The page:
Throughout the fifties to the nineties the Muslim nations were plagued with military take-overs and the emergence of dictatorships. Iraq, Pakistan, Iran, Egypt, Turkey, Syria, Yemen, Libya, the Sudan and Tunisia all were under such regimes for years. They have often proven catastrophic, with the plunder of national wealth on a colossal scale, the degradation of freedom, governance, human injustice, and a total distortion of the Arab and Muslim character.

The 1980s were particularly determinantal. The Iranian Revolution (1979), the Soviet occupation of Afghanistan (1980), the assassination of President Sadat of Egypt (1981), the rise of Jihadism and so-called ‘political Islam’, the emergence of al-Qaeda (1989), and Iraq’s war with Iran.

Fractured but resilient

The Muslim world at the moment looks fragmented and hopeless; impossible to be able to put together again for all the goodwill in the world. Its most vexing internal division is between Sunni and Shia Muslims. Throughout the Muslim world this division plays itself out through discrimination, local conflicts, interstate warfare and regional rivalries.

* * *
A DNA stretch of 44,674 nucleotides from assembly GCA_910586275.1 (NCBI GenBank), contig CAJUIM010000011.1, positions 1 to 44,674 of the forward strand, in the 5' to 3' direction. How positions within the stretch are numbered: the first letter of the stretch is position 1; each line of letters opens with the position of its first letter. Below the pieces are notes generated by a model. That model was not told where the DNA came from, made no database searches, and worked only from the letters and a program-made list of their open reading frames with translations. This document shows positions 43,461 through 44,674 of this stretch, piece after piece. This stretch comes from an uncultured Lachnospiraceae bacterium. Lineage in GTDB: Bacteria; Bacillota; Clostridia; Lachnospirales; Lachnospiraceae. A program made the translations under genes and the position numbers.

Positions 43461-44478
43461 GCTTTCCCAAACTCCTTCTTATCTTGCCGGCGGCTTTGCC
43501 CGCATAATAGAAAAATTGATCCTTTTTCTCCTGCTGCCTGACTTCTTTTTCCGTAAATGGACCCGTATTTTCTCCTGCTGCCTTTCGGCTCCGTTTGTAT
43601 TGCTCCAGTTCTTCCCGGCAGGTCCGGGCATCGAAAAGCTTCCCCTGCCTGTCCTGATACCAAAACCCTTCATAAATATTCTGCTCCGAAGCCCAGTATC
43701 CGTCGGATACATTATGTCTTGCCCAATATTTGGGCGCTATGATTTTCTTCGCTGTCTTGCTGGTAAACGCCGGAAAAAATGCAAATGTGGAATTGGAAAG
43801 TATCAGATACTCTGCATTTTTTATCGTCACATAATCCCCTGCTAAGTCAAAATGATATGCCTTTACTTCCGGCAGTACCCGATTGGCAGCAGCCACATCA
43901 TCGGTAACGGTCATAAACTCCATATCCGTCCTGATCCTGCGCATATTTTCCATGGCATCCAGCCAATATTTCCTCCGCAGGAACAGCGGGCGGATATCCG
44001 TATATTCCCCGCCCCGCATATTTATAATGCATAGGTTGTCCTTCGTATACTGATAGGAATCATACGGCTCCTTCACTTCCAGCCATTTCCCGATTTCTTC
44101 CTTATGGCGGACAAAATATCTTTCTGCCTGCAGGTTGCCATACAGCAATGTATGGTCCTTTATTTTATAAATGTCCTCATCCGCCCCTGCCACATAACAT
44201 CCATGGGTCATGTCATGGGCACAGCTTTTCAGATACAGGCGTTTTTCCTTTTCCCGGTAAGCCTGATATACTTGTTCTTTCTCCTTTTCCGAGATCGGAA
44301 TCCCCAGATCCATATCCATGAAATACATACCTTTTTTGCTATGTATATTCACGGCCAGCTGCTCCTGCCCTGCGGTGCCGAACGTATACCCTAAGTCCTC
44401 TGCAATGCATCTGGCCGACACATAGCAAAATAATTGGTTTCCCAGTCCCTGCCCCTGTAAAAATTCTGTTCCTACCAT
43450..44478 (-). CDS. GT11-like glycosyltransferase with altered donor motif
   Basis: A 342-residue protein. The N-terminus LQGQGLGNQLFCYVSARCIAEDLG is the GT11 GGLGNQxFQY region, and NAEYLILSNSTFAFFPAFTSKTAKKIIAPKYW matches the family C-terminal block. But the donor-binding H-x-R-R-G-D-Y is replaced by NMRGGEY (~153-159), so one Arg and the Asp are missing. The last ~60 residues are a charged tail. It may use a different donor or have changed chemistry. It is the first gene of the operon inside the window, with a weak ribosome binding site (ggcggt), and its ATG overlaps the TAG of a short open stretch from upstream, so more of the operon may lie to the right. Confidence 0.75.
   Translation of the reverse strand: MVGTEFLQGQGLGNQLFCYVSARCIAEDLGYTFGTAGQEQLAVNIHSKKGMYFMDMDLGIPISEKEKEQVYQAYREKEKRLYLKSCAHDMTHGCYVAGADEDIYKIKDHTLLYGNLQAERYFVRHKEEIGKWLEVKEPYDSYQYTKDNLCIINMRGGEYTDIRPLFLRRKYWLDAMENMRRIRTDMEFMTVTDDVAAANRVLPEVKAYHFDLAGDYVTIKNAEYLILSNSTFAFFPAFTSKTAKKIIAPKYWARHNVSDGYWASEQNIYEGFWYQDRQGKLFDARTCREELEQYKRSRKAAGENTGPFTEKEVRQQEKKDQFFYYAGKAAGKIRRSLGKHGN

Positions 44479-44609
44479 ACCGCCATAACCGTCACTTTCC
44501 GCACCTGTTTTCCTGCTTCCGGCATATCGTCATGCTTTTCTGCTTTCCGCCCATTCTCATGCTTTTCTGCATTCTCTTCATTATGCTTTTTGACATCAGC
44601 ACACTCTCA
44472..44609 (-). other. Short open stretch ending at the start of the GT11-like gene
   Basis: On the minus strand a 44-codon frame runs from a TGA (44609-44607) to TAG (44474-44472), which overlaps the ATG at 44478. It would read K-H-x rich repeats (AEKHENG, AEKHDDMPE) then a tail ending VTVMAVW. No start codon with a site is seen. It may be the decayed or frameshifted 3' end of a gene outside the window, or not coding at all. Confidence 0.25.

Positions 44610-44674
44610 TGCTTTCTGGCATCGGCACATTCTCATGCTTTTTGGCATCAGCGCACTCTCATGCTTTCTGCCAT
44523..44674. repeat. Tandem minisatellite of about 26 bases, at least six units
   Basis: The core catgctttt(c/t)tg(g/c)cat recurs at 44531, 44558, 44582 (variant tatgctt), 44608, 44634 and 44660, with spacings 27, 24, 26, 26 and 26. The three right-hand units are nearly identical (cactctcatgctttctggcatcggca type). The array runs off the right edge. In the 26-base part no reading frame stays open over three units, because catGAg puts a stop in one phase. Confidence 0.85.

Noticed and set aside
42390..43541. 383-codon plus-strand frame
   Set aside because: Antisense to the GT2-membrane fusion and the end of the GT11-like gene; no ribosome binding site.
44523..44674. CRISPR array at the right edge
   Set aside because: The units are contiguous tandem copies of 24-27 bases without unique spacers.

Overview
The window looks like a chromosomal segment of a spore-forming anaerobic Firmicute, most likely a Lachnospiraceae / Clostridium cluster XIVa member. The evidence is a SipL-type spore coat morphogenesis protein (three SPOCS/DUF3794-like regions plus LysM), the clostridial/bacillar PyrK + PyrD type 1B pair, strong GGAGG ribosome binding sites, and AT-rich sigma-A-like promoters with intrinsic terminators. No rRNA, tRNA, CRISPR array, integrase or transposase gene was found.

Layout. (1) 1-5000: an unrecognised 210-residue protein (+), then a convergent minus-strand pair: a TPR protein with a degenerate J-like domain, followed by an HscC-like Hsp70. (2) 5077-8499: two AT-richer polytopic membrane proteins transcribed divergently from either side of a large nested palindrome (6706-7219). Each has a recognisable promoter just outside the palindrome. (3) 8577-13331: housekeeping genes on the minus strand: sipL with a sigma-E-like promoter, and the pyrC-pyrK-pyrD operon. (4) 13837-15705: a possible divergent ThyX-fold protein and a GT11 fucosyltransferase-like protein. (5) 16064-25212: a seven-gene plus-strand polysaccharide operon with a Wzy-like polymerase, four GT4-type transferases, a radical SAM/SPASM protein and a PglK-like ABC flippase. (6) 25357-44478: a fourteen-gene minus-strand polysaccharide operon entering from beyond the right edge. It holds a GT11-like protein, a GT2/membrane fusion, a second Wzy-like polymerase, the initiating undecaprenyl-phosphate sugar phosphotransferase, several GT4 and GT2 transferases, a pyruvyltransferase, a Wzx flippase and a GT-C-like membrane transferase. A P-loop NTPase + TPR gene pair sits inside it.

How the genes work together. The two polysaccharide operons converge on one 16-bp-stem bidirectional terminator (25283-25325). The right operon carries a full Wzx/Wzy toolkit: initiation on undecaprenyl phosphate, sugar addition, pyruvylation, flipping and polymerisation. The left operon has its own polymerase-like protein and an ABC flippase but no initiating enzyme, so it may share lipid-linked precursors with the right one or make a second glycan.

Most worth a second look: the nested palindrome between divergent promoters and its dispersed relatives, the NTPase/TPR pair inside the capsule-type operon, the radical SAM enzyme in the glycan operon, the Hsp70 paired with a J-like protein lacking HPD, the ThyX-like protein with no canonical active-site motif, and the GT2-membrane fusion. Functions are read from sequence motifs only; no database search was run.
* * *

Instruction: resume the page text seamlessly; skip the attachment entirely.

It also provides opportunities for the West and others to interfere in the affairs of sovereign Muslim states. If Muslims are to move forward, they have to tackle this aspect of their being.

Emblematic of this is the contemporary tensions between Saudi Arabia and Iran, and the stance of influential allies such as the US and Britain. However, for Saudi Arabia to open a new front with Iran, encouraged by the West is clearly foolish. It would represent the continuation of a historic pattern in which the West has had undue influence in the region.

For example, America and Britain colluded in 1953 to overthrow the elected national government in Iran. Following this, it took the Iranians nearly thirty years to wrest their country back from dictatorship and forge their own future.

The West writ large